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CURIOSITY:

THE FUEL FOR PASSION

AND

THE ANTIDOTE FOR FEAR

 

There has always been a discussion about what drives people to excel in what they do, or find the secret to something new. What is it about the human experience that keeps some people self-motivated and driven, while others seem to never have the energy to extend their worlds?

I believe that a person’s level of curiosity, and their conscious understanding of the emotions and behaviors of that curiosity, is the answer to this human dilemma. Curiosity truly is the fuel for an individual’s passion, and the antidote for an individual’s fears.

Passion and Fear are the 2 most powerful human drivers of behaviors. Think about the most productive, interesting, and, may I say, Fun people you know. What makes them different?

Think about those friends of yours who always seem tired and just too busy to get everything done, even though you can’t understand what they are doing.

I believe the core difference between these two friends is the level of curiosity that they have or don’t have. So this begs the question-

What makes People curious? Is it something that you were born with? Can someone be taught to be curious? Can someone just suddenly Get curious?

What about the impact of an individual being curious, and the idea that an organization as a whole can be curious? What is the impact of having individuals who are Not curious in the organizational overall culture?

I believe that hiring people who are naturally curious is a secret formula that will have significant impact on the overall organizational culture. At the same time I believe that you can impact a culture by creating an environment that enables individuals to discover their own curiosity, which can and will have significant positive impact on all parts of the organization.  

Let’s talk about the behaviors that enable individuals to discover their curiosity. Let’s start with your own curiosity level – how do you know when you are curious about something? What is the 1st emotion/feeling you notice?

  • It starts with you wanting to know about something that you are not sure about. In my case, it is usually me wanting to know the definition of the word or concept topic- when I hear a concept or word that someone uses, I by nature want to get a definition so I understand what was just talked about. This curious activity happens to be the outcome of me working very hard at listening with the intent to understand what someone is saying. This is my #1 behavior for any culture – to always make sure you clarify and understand what others are saying. Curiosity is driven by the behavior of trying to understand something that was said or presented – not just letting it go by.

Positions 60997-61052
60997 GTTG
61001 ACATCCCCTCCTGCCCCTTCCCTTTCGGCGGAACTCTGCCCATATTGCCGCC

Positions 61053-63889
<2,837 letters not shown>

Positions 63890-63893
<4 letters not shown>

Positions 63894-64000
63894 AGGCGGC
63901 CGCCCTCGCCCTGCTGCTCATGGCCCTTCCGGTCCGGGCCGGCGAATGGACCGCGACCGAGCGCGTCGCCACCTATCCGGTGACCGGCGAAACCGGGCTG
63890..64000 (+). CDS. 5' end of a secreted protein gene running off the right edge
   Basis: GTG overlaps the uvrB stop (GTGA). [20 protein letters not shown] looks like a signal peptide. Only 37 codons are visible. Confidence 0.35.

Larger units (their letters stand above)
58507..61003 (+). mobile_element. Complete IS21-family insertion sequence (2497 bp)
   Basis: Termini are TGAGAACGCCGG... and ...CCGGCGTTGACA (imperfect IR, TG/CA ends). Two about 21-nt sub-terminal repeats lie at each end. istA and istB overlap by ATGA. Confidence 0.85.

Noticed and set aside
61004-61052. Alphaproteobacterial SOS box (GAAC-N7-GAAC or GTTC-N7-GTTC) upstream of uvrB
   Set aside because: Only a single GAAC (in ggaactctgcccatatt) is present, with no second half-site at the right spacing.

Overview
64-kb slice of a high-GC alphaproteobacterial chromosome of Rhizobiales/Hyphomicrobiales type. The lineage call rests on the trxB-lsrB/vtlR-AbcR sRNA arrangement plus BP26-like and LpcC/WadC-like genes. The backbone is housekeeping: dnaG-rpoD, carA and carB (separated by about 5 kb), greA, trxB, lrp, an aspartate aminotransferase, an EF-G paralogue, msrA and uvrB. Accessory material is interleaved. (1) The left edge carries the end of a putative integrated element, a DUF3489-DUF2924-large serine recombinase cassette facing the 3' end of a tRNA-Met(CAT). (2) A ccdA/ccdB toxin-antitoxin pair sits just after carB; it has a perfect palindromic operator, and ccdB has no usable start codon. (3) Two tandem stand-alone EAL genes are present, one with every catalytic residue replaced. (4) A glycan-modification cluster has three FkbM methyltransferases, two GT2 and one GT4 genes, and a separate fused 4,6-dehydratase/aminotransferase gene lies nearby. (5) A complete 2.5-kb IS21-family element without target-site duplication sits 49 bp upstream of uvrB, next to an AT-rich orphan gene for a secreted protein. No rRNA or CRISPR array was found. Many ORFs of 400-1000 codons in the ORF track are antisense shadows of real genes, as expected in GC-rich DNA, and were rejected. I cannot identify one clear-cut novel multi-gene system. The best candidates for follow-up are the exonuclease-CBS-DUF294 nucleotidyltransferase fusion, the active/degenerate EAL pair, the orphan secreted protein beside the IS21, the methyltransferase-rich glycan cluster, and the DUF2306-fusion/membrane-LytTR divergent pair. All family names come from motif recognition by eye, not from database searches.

The second driver in my curiosity is wanting to understand the impact that this new thought or concept might have on outcomes that I have been challenged to manage or support. It is driven by a level of commitment to be successful. This is also a core tenant of All-In Culture – being very committed to the Mission and the desired outcomes, for the organization, or your family. The power of curiosity is wanting to know and understand what was said – with the idea that you are committed to being successful in accomplishing a desired outcome.

The ability to create a curious organizational culture is the foundation of an All-In Culture:

  • People being All-In for the desired outcomes of the mission.
  • People being driven to understand what people are saying and wanting to understand the potential impact that the thought or concepts might have.
  • People having faith in the decision processes and protocols, making it easy to support agreed upon initiatives for change.
  • And finally, Decisions being made with a total group commitment to being successful. 

****

The second element of curiosity is the power it has in confronting fear. Fear is the most forceful human factor. Fear usually causes people to freeze, as they are confronted with the hopelessness of the outcome – and unable to visualize anything except the worst possible outcome.

I would suggest that this paradigm has changed for those that have been diagnosed with cancer. 20 years ago Cancer was viewed as a death sentence. In today’s world, with increased treatment options and technologies, people with cancer diagnoses are challenged to get curious and act with hope… to seek out ways to live through it: “What are the options? How can I change to raise my chances of beating the disease?” 

Cancer survivors talk about how that experience changed their entire life – and this new will toward Curiosity extends into all aspects of their life, because they’ve had to engage – and keep going through the fear. Curiosity becomes the energy that is at the root of fighting the disease.  

In organizations, this sense of fear comes when business turns south – and the organization is confronted with the reality of adapt or die. Again, one of two things might happen: the organization’s culture falls into disarray or the culture uses its skills in managing curiosity, to allow it to fight for a way to adapt to the new situation.

Curiosity is defined as a strong desire to know or learn something. Which kind of person or organization would you like to be?

I suggest that you –

                                     Stay CURIOUS, My Friends          

1 Comment

  1. Wendall Smith says:

    Great thoughts and great a strategy for moving forward. Perhaps at the end of the day our natural human curiosity was what was really responsible for our enduring as a species.

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